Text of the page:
For generations, teen life has revolved around popularity or lack thereof, prowess in the classroom and/or on the sports field, and the latest fashions. Today, however, typical teenage ego-centrism co-exists alongside economic concerns such as whether good jobs will be available post-college or whether Mom and Dad are doing OK money-wise.
This is among the findings of JWT’s latest AnxietyIndex quantitative study, which explored the recession and its impact on the millennial generation, specifically teens and twentysomethings. For the random online survey, we polled 1,065 Americans aged 18-plus and 96 teenagers (aged 13-19) residing in the homes of the adult participants.
We found that millennial teens are anxious. They’re hearing about the economic crisis from their parents, at school and on TV, and facing the reality of it in their lives — whether that means forgoing a new game system, gymnastics lessons or the traditional family getaway.
The down economy is forcing teens to grow up — at least a little bit. They’re developing a new sensibility when it comes to money and brands, and making new value assessments. Impulse (“I see, I want, I get”) is giving way to value consciousness — and in some categories, teens have a very clear perception of which brands provide better value.
This shift is part of a movement away from conspicuous consumption, as glorified over the years by shows like My Sweet Sixteen and Gossip Girl. What’s becoming cool is conscious and creative consumerism — cheap is chic, bargain-hunting begets bragging rights, and doing more with less carries at least as much badge value as the latest It bag or logo-laden attire.
Twentysomething millennials are adopting these attitudes, too. Many say if money becomes tight, they’d be willing to trade down when it comes to alcohol consumption, gym membership, cable/satellite subscription and dining out — or abandon these altogether.
When budgets are tight — or when people fear they will get tight — even some commodity brands can become a luxury. So brands will need to make a solid argument for why good enough is not enough. As in past recessions, brands must communicate a value proposition loud and clear to justify their cost and to shift the conversation from “Is this the cheapest I can find?” to “What do I really get for my money with this product or service?”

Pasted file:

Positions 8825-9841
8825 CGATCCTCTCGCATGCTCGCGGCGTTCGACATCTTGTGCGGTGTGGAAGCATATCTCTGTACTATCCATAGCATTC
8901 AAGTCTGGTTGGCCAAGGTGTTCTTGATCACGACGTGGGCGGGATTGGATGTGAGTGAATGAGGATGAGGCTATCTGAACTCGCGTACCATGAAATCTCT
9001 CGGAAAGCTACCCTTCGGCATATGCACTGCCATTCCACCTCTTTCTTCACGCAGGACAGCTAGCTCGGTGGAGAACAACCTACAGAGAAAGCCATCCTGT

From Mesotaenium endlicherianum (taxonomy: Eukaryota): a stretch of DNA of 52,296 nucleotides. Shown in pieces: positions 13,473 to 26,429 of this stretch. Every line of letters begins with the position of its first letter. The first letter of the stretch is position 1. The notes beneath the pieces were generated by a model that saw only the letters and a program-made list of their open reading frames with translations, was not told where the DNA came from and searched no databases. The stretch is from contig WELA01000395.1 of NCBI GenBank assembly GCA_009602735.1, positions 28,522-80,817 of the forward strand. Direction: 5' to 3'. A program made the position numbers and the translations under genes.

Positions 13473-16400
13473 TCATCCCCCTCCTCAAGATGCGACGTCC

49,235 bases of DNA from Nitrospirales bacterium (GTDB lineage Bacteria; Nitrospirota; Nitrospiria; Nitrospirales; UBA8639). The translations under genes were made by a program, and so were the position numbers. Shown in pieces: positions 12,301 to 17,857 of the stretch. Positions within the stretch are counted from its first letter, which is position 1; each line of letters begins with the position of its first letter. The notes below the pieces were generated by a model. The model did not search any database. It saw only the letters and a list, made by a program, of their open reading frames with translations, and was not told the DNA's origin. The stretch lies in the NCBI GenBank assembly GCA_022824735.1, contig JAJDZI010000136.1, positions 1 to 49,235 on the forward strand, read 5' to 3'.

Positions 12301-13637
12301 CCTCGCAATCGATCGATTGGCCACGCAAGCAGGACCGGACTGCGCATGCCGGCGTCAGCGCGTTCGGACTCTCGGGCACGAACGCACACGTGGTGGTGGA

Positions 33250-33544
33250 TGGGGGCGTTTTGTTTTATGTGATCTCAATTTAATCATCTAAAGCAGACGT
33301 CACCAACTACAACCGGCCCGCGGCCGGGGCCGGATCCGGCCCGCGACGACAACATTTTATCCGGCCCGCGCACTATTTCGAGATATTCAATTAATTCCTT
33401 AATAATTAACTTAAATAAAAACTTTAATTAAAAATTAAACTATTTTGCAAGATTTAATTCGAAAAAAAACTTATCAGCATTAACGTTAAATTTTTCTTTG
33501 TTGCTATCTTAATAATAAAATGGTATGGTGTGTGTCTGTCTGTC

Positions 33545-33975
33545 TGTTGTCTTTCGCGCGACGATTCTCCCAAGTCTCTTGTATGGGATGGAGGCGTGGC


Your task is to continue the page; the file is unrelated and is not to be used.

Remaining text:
There are two exceptions to the idea that teens and twentysomethings are willing to downgrade or give up the amenities: their Internet connections and their mobile phones. They already see these things as extensions of themselves, and the downturn is only increasing that bond. And no wonder — these media offer a wide array of content and applications at low to no cost, easily replacing paid products and services. More importantly they offer connectivity.
For today’s teens, connectivity is entertainment. What’s ditchable are traditional forms of entertainment such as football games and hitting the mall. Socializing and entertainment these days is just as likely (if not more) to take place in the digital or mobile worlds.
For twentysomethings, this type of flat-world, two-degrees-of-separation hyperconnectivity opens the door to opportunities that were less easy to come by in the unwired world of recessions past. While there’s a pervasive sense of resentment among twentysomethings, who feel they’ve been dealt an unfair blow because of the economy, they’re finding advantage in adversity. A good portion, for instance, see this as a good market for first-time homebuyers and entrepreneurs. Technology has lowered the barrier to entry, encouraging ingenuity and optimism.
Brands can tap into the aspirations and optimism of these young adults, whose eyes are open to opportunities that may present themselves during this rough patch. A good way to build confidence is through hope — giving young consumers a chance to be proactive and plan practically for their future.